I am tracking a lot of guitar lately and for one of the projects I am producing I really wanted to get some new sounds. I had read about Roger Linn’s new guitar pedal which is called the AdrenaLinn II.
The AdrenaLinn II is an effects processor for guitar, keyboard or bass that combines a number of features:
A beat-synched multi-effects processor:
- Tremolo, flanging, rotary, delay, random filtering and other modulation effects, including programmed sequences or filtered tones or note arpeggios, in synch to the internal drumbeat or MIDI. Also included are classic filter effects like auto-wah, guitar synth and talk box
An amp modeler:
- 24 models of classic guitar amps over the past 40 years, distortion boxes, a clean preamp, and a few original amp models
A programmable drum machine:
- A great-sounding beat box with 200 drumbeats and over 40 sounds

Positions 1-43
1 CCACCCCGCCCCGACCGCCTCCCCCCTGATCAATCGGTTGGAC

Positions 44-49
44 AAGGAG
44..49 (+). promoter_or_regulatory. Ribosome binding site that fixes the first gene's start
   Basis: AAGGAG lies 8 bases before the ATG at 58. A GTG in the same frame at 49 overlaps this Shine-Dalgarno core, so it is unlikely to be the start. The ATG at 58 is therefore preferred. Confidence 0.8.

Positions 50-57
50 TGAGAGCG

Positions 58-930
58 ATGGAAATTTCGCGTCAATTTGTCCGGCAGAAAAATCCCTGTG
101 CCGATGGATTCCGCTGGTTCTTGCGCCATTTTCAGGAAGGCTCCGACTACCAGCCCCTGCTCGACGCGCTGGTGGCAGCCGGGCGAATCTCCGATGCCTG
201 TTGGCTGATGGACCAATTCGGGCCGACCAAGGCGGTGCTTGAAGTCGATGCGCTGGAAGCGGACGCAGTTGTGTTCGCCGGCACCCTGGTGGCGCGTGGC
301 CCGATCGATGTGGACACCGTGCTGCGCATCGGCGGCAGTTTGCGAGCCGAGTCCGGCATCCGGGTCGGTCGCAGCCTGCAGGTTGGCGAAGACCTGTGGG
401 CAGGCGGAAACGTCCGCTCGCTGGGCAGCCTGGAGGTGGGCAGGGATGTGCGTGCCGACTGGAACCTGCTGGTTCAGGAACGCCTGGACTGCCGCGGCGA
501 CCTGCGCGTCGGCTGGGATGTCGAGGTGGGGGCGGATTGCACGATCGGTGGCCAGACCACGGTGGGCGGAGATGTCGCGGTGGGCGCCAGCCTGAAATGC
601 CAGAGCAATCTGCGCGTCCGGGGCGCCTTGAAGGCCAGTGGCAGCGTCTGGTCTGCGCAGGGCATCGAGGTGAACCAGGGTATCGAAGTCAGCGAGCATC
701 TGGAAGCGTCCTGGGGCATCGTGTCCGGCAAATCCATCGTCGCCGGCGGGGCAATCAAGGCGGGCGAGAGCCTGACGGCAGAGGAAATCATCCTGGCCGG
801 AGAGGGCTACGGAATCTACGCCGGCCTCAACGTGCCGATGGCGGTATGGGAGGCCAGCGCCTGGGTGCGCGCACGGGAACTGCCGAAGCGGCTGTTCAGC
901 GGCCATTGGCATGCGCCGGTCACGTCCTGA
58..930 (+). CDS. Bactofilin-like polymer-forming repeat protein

This was the most fun I have had on a guitar in years. Although I had booked a couple of hours in the studio to lay down some tracks I spent nearly 6 hours playing with all the different sonic possibilities from this pedal.
Inverse Square Law
I did live sound at church last Sunday and there were a number of issues that took place. The primary wireless mic began randomly emitting short, explosive bursts of crackle. Clearly a short in the cable assembly but no backup wireless system was available. We switched to a wired microphone for the second service. Much better.
However, during the second service we received a complaint that the overall sound pressure level was too high. One person apparently walked out due to the sound level. Of course we diligently adhere to a house standard which has been in effect for several years. My recommendation was to observe the inverse square law and sit further back from the loudspeakers if sensitivity to higher sound pressure levels is an issue.
Although more specialized, studio sound is much less stressful than live sound. There is a higher level of uncertainty in live sound. So many variables can impact the presentation of high fidelity in live sound and there is no second take. To be successful in live sound is to be completely and absolutely transparent to the listener. Better to never be noticed in live sound!
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